The huge oak tree that sits silently upstage as events unfold during Parade is a grim reminder of the inevitability of this tragedy's final act. The Broadway musical, produced by Lincoln Center in association with Livent, is based on the story of Leo Frank, a New York Jew who was accused of murdering a young girl in a factory in Atlanta at the turn of the century and later hanged by a lynch mob. Needless to say, the metaphorical tree was an inspired choice on the part of set designer Riccardo Hernandez, but it also proved a bit of a challenge for lighting designer Howell Binkley.
"My goal was to give the tree life throughout the show," Binkley explains, "because that's where Leo Frank is going to hang. It was a matter of tempering it in different directions, and just keeping it alive in each of the 45 scenes of the show, whether we're in somebody's office, or the jail, or wherever. Hal Prince [the director] said, 'Let's have it live upstage, where it could always be ominous, and just kiss it with light.' "
To that end, Binkley decided to light the tree from a variety of angles. The designer specified a grate in the floor of the Vivian Beaumont stage directly under the tree, in which he placed 75W Lighting & Electronics MiniStrips. He placed a similar MiniStrip system above the tree with several templates, then added some low sidelight from the upstage left and right windows in a surround that Hernandez designed to fly in during several key scenes.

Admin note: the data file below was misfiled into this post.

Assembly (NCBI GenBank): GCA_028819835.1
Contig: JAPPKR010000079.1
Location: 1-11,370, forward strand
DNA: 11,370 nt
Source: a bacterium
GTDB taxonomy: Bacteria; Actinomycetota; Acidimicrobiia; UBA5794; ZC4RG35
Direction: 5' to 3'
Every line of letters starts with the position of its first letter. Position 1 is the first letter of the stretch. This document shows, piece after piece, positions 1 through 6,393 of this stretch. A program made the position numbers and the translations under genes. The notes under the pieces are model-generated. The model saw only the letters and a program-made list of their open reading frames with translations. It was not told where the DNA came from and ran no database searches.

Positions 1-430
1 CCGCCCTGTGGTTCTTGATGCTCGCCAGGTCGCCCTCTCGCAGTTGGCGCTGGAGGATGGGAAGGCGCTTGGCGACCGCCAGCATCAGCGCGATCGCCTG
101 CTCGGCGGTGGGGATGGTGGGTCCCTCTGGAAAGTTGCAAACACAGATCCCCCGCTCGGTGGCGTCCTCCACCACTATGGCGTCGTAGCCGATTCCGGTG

"We had to have a lot of access for the actors to get on- and offstage," Binkley explains, "so Riccardo provided me with these windows to shoot light through. It worked not only for the tree but also in the scene where Leo is first brought into the Fulton County Jail; that's the first time the whole set is really lit up in the show. It's all white light, coming through all the windows, and it opens up the space for the first time."
For a large show, Binkley's equipment list was relatively simple. He used approximately 650 conventionals--ETC Source Fours, Source Four PARs, and a handful of Arri and Altman fresnels--with approximately 100 Wybron Coloram II scrollers, and about 20 Vari*Lite(R) automated luminaires, VL2Cs(TM) and VL6s(TM).
One of the most powerful scenes in Parade occurs in the second act, when a sledgehammer-wielding chain gang pounds on rocks in the burning sun as one of Leo's accusers sings the blues number "Feel the Rain Fall" (pictured). The chain gang is placed in silhouette in front of a cloud tram; Binkley used a combination of Rosco 23, Lee 105, and clear to denote the hot Georgia sun. "We flew them on a striplight," Binkley explains. "We called it a horizon flying electric, because it would start low and then slowly move up during the course of the song."
Harry Sangmeister served as Vari*Lite operator, and Chad McArver was associate LD. Expectations for Parade were high, but mixed reviews and cash-flow problems on the part of the financially strapped Livent forced the show to close on February 28.